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05.31.2011by: Marcey Papandrea


From the moment the credits began to roll at the conclusion of Saw II, I sat in the theater and I thought to myself “I loved this film, despite a change of director this sequel to Saw worked and I hope this Darren Bousman makes more films”. Well not only did he continue making films but he also directed two more Saw films while also branching out into the horror/musical and remake movie genres. He has quite an interesting film resume, and one that I took great pleasure in visiting recently. His films are a lot of fun, filled with gore (that got him into the unofficial ‘splat pack’) and highly entertaining. He’s a true horror director of the 21st century as he knows what he wants to do and he sets out to achieve those goals.


There are two films I believe to be the best that he has done and I am sure there are those who will disagree but this is how I see it. Having finally getting the chance to watch Mother’s Day, I believe this film can safely sit on the top of his shelf next to Saw III. Now I’m a huge fan of the Saw franchise, with the first film for me being the without question the absolute best. Next to that I would put Saw III as it was just so different to what had already been established and it wrapped up the story arc very well for these three films. The direction was tight, the acting was top notch, the script was smart, it looked gritty and it was just so highly enjoyable. There was a huge amount of psychology at play, even more so than Saw II and that’s what really grabbed me. I mean when watching the film, it just doesn’t feel like it’s a director’s second feature. It was something that a seasoned-pro would make and for that my hat goes off to Bousman. This was a fantastically executed film where elements that probably would normally have gone wrong actually ended up going right.

Back to Mother’s Day (Bousman’s latest film), I honestly wasn’t quite sure what to expect with this. It’s a remake of a Troma film (the original film which debuted in 1980 is hilariously bad) and I wondered how in the world it could be made into something really good. Well my worries and expectations were put to rest and now in Bousman I trust. The film centers on a family where the sons mess up a robbery and they head home to get help from their mother (Rebecca De Mornay) only to find that their house is being occupied, unaware that it got repossessed and sold. Inside the house is a couple who are having a get together with their friends. It isn’t long before the sons stir up a lot of trouble for the people in the house and it gets even worse when their mother shows up. The film wastes no time getting to the point and I actually really liked it and thought it was quite effective.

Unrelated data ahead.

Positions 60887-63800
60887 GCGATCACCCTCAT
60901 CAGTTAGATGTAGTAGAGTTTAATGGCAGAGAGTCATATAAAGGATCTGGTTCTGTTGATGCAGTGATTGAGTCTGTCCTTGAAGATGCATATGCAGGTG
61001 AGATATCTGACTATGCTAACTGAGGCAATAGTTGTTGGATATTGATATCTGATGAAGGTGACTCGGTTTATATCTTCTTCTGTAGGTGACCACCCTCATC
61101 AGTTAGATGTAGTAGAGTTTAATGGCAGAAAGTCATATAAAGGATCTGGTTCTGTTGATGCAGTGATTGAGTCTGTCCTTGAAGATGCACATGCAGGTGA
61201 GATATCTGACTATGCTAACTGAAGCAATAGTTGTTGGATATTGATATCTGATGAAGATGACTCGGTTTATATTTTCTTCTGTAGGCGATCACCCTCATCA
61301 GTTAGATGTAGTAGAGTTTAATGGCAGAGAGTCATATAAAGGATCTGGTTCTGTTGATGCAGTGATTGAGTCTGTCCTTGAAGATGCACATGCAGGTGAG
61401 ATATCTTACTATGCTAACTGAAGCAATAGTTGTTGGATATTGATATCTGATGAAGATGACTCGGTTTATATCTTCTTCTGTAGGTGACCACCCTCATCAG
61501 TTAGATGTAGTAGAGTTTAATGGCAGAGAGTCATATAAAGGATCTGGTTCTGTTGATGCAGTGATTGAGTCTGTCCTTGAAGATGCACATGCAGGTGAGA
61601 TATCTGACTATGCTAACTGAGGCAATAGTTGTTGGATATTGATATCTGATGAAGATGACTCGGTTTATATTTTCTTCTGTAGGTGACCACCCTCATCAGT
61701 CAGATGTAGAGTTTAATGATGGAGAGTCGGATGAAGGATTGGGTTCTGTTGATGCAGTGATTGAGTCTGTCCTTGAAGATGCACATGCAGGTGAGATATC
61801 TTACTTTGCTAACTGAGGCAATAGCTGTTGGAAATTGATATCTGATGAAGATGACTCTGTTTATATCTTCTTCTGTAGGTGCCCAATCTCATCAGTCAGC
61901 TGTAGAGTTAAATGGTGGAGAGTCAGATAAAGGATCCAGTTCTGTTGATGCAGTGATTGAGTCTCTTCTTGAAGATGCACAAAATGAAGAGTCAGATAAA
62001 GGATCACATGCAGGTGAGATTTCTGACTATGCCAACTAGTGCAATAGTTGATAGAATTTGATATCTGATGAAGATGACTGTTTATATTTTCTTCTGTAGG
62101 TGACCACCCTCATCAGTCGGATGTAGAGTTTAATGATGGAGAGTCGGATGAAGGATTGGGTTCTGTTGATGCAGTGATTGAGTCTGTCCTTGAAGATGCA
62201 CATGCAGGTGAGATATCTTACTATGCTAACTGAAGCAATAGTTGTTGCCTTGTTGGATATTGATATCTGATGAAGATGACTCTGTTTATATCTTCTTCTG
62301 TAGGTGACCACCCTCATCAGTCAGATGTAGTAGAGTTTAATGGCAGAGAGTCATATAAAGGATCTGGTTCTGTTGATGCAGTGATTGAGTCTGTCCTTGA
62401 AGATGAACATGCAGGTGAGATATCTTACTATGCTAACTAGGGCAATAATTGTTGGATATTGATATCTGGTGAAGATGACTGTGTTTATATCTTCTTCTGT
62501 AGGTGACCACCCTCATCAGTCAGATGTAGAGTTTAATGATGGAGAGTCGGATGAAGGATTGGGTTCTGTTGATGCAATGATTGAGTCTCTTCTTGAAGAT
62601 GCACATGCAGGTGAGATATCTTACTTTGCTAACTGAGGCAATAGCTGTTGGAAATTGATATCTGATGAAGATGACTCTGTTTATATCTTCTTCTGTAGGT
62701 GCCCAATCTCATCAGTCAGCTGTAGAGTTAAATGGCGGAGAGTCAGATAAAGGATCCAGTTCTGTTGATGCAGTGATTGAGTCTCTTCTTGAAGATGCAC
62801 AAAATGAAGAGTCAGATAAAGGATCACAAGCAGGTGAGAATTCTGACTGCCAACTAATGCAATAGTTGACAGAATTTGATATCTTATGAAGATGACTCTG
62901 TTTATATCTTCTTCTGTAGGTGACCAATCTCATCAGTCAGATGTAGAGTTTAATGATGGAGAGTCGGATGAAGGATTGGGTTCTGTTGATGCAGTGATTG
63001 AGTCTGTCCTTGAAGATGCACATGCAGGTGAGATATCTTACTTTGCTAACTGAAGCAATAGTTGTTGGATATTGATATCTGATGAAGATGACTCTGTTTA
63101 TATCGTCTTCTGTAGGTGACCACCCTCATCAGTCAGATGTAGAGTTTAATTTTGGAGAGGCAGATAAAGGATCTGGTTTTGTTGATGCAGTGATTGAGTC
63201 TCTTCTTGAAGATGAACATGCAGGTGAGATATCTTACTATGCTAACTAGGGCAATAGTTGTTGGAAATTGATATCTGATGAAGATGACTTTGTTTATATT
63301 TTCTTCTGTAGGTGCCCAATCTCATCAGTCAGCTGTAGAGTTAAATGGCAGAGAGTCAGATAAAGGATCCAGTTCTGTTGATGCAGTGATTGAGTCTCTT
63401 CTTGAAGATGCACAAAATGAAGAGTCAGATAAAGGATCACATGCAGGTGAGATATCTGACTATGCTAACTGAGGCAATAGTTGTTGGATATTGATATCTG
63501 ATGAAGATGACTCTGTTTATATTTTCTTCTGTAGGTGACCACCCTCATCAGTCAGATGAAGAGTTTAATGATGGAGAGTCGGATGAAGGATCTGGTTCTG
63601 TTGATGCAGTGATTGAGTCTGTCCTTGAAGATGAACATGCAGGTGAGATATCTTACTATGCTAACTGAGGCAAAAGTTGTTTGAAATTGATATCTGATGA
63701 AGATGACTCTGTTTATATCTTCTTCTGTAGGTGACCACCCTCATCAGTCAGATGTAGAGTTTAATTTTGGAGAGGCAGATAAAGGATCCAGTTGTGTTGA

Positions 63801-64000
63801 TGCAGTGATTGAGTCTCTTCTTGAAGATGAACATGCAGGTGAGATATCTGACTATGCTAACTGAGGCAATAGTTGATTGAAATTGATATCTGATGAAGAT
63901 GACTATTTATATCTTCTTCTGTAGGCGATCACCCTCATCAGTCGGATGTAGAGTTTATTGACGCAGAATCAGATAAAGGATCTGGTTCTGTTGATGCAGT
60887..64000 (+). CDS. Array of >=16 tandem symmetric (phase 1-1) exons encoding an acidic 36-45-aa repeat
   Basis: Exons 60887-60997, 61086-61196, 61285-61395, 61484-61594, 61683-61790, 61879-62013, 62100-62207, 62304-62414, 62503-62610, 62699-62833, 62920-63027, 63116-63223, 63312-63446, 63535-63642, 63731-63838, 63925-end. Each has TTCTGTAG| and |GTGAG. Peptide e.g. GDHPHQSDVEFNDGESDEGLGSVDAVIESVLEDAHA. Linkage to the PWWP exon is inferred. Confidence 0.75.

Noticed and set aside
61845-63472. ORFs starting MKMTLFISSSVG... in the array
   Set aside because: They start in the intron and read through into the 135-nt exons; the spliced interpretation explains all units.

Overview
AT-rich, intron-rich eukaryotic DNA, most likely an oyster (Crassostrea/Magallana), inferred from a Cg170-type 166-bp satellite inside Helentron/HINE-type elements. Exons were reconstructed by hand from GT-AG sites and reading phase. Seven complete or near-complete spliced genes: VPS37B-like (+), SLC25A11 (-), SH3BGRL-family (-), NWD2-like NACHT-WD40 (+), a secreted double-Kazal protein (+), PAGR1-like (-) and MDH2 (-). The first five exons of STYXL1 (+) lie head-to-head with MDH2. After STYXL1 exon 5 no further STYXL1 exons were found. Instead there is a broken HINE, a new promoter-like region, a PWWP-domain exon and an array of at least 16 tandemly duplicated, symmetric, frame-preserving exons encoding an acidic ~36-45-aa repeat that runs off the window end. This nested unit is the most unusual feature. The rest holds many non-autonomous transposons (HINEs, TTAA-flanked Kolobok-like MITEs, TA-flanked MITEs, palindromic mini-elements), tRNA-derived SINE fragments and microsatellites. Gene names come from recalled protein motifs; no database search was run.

We meet the characters and then bam, things are happening and things are get pretty bad. This film was mean spirited; it actually reminded me of the recent remake of I Spit On Your Grave except this had a lot more going for it. It had that ‘no one is safe’ feel to it, and for once I wasn’t really sure in what direction it was headed. The cast were all fantastic, the stand out being the one and only De Mornay who seriously owned this role. She played it smooth and cool and it was honestly just such a delight to watch her. I was also quite surprised by Jamie King as she brought a lot to her role and it was easy to get behind her. The film in the end was superbly directed by Bousman, I mean the man knows how to build up tension and make pay offs worth it. With this film being such a great watch I can only imagine he’ll get even better and more impressive as time goes on and he gains more experience.


Get Saw IV on DVD here
Get Saw IV on Blu-ray here

The film that would sit on the bottom shelf for Bousman is Saw IV, and even saying that, the film is good and a decent addition to that franchise. The series ended perfectly after Saw III, but money walks and it was no surprise a fourth film got the go-ahead despite a satisfying conclusion. There wasn’t really a clear direction as to where it could go but they did their best to give it one and Bousman rolled with it. I don’t think his heart was entirely in this film; the direction wasn’t as solid as his previous two films and things just felt a little too forced as there was a lot going on with the film, and it seemed like a struggle to fit it all in. However it did work pretty well considering, and I did manage to follow the story pretty well.

There were a lot of characters much like in Saw II, but here it just took more of an effort to care and keep track of. In terms of the casting, everyone was really good and Bousman is quite capable of getting solid performances from his actors which is a plus. It had the same gritty feel as was always established and the sets and traps were all quite inventive and interesting. The gore was amped up and again it was done rather well and very cringe-worthy. Bousman likes to raise the bar and he did, if you don’t have at least one squeamish moment during this film he hasn’t done his job right. It is a film I can easily re-watch though and it is much better than the sequel that would follow (I feel the loss of Bausman really hurt it), it is an above average genre entry. Even his weakest effort is still good, not something that has been said of a lot of genre directors.